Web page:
Edgars: Humans have always struggled to find the outer edge of what’s possible. And that’s our strength. But what kind of world would we have, what options for happiness would we have in a society run by telepaths where ordinary humans are considered second-class citizens and privacy is something you don’t even risk dreaming about? Would you like to live in that kind of world, Mr. Garibaldi?

Garibaldi: No. No, I wouldn’t.

E: But you know it’s coming, don’t you? There are a few Psi Cops who think they should run the show but they don’t have the power to do anything like this. Not yet, but that’s changing.

G: Come on. Even if they tried something, they’d be outnumbered 10,000-to-1.

E: You’re thinking in old terms, of force of arms. But times have changed. We’re talking a war of information. A war of secrets. A war of intimidation. Once they take off those badges, can you tell a telepath from a normal? They don’t have to be everywhere to make people believe. They might be next door.  You want your secrets exposed, your most private thoughts broadcast for the world to hear?

G: No, but they can’t…

E: How many people actually belonged to the Nazi party? The Communist party? The Jihad party? A very small number. But there were plenty of other people who were happy to do the work for them and others afraid enough to let it happen.

G: In order for them to take power they’d need an army.

E: You’re still laboring under the notion that people take power. Nobody takes power! They’re given power by the rest of us, because we’re stupid or afraid or both. The Germans in 1939. The Russians in 1917 and 2013. The Iraqis in 2025. The French in 2112. They handed over power to people they thought could settle scores; get the trains running on time; restore their prestige. They did it because it was what they wanted. Afterwards, like children who have eaten too much candy after dinner they denied it was their fault: ”No, it was them.” It’s always ‘them.’

Today, President Clark has the power, and we gave it to him because we’re afraid of the aliens and afraid of ourselves. And now he’s giving it to the telepaths. Clark wants complete and total loyalty. When he was vice president, he instituted loyalty tests. But you can fool a test. You can’t fool a telepath. So he started bringing them into the process. President Santiago objected but he underestimated the opposition.

Clark wanted power. I don’t have a problem with that. No one but a fool ever walked away from real power. But he began taking unacceptable risks. He eliminated Santiago with outside help. I don’t know the full story; only that aliens were involved and they promised him all the power he could want. But he wanted an ace or two up his sleeve. He knew they were interested in the Psi Corps, and if they were interested, then he was interested.

They were his insurance policy against the aliens and his means for gaining more power. He created the Nightwatch started putting his people into important positions with telepaths alongside for security. He gave them unprecedented authority. And if you think they’ll let go of that power once he’s gone you’re gravely mistaken.


A Week At Camp – Day 4

Forgot to post before bed last night!

Not a lot of time spent actually at Camp yesterday.

In 1963 when Dad moved out of the dorms at Clarkson, he realized he didn’t have a comfy chair.  He went downtown Potsdam and bought one–a really nice La-Z-Boy recliner.  He kept it and it was in our living room until the upholstery started to rip. I took it from my parents who didn’t want it anymore.  It is the most comfortable chair in which I ever have sat.  I used it for some years with a fitted cover on it until it mechanically broke.  It occupied the tiny foyer of our home for the better part of the last decade until I finally, about 2 months ago, took it to Fleming’s Fine Furniture in Malone to be repaired.  Al, the guy in charge of the repair shop, was almost giddy when I dropped it off.  I don’t think he had ever seen one that old!  Several weeks later he called to say it was all done and ready for pickup.  Yesterday Dad and I took his truck to Malone to pick up the recliner.  I’m not going to share the amount I was charged for this service, but let’s just say I was VERY happy and very impressed!  If ever I am in the market for new furniture, Fleming’s in Malone will be my first stop!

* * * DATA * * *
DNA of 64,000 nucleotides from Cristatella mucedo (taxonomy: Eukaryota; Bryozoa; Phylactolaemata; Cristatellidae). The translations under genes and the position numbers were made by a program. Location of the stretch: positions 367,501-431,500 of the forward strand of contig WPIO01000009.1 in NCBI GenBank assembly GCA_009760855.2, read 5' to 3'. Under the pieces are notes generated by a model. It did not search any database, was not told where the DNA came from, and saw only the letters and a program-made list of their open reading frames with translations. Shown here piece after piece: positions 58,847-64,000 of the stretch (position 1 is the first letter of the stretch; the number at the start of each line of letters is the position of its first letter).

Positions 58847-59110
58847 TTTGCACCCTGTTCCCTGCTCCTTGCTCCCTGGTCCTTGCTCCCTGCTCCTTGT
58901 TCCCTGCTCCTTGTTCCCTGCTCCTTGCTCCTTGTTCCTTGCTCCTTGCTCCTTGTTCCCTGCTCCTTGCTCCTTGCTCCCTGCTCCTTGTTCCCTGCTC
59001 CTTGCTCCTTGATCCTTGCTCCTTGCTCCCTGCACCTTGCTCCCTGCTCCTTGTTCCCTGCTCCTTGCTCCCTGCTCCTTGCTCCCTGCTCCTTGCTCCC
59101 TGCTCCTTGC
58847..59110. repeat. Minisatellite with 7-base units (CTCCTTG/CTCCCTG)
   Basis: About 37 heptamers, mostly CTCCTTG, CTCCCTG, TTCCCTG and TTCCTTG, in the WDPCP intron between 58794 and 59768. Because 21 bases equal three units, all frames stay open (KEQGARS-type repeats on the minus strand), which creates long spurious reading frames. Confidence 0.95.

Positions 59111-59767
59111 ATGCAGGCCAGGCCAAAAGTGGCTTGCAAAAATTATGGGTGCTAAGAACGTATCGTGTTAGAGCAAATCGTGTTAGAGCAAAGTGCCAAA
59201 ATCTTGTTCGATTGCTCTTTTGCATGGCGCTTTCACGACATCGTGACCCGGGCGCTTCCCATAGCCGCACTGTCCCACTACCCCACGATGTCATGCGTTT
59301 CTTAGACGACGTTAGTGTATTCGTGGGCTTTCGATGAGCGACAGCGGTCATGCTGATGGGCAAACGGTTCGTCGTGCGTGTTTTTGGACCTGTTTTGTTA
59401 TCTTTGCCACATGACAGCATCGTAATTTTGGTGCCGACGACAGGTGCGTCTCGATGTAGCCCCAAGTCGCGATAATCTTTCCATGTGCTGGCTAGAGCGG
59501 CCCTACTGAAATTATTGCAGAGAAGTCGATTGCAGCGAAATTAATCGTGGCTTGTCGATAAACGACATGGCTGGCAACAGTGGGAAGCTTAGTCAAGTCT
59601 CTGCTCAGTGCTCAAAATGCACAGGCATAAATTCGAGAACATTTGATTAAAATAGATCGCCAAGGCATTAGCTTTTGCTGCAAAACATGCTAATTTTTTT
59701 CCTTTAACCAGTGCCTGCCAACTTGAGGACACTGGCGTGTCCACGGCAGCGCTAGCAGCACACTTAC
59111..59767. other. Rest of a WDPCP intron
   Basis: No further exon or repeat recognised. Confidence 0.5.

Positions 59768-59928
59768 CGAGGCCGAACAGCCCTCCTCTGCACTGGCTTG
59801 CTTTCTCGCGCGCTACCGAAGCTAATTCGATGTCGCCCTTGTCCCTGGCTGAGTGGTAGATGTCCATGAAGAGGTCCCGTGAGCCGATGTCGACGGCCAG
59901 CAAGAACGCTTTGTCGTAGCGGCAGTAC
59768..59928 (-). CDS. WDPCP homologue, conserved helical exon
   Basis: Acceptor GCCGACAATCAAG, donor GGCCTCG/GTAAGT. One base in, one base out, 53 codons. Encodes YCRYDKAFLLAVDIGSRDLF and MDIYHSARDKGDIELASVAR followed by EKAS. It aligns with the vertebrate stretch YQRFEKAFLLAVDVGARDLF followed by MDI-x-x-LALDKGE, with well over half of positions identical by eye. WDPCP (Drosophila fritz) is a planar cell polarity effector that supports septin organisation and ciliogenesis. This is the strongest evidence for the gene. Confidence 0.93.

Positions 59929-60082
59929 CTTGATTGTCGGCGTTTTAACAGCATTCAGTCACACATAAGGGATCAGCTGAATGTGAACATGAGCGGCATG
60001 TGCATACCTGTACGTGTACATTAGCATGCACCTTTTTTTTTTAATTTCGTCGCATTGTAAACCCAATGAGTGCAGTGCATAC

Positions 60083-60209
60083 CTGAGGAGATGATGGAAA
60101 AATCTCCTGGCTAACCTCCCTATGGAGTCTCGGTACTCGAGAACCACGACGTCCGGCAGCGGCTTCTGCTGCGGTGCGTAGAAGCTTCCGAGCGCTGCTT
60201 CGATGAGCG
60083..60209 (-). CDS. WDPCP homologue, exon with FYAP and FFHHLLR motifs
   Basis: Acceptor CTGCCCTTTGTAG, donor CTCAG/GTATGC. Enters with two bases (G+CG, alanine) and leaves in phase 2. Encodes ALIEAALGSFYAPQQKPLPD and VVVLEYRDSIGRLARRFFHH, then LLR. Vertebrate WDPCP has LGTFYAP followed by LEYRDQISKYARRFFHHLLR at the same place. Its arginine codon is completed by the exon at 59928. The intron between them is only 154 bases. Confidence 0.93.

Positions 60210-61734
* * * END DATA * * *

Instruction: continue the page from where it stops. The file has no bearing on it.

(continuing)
We took the chair straight to an upholsterer in Ausable Forks.  He probably won’t get to it until October; but I’ve waited this long!  Amanda and I will visit him in a couple of weeks to pick out fabric.  From Ausable Forks it was up to Peru to pick something up for Mom and then back to Camp by way of Ausable Chasm where we stopped to watch the work being done on the hydroelectric dam.

It was late afternoon and we all got ready for dinner–our cousins took us out to dinner at Dana’s Rusty Anchor in Valcour.  Always delicious!  We got back to Camp around 8:00.  I enjoyed a beer and a cigar on the porch and went to bed early.

  1. An appropriate running board for a plumber’s truck!
  2. Dana showing off his new stemware.
  3. Work on the Chasm dam
  4. The new choke “knob” I put on the Sea Doo yesterday #RedneckEngineering

A Week At Camp – Day 3

Woke up around 8:00.

The cousins decided today was the day to see Ausable Chasm.  A good choice, given the weather forecast for the rest of the week.  I gave them a personal tour.  We opted for the riverwalk, as the youngest was not quite tall enough for the Adventure Trail.  I had forgotten about the accompanying adult requirement for the tubes, and so designated myself as such for the kids (9 and 13) who wanted to take the tubes instead of rafting.  Just as well, as I had never done it before.  But I wasn’t dressed for it.  Oh well!  Also, I should have had a heavier breakfast.  I ran out of calories about 2/3 of the way through the hike.  Hooray for fat reserves! (?)

I suggested Clover Mead Café for lunch, but they aren’t open early in the week.  So back to Camp for lunch it was.  After lunch I took a swim/bath. (Ivory: The Soap That Floats!)  Then I went into town to pick up some odds and ends at the hardware store, Red Stripe at Arnold’s Grocery, and gas. The odds and ends included plumbing for a custom toilet paper holder, zip ties to repair the flag pole that hangs our Canadian flag on the boat house at Camp, and a small collar with a set screw to jerry-rig the choke handle on one of the Sea Doos.  (Or, as the guy at the hardware store called it, “Redneck Engineering.”)  It worked!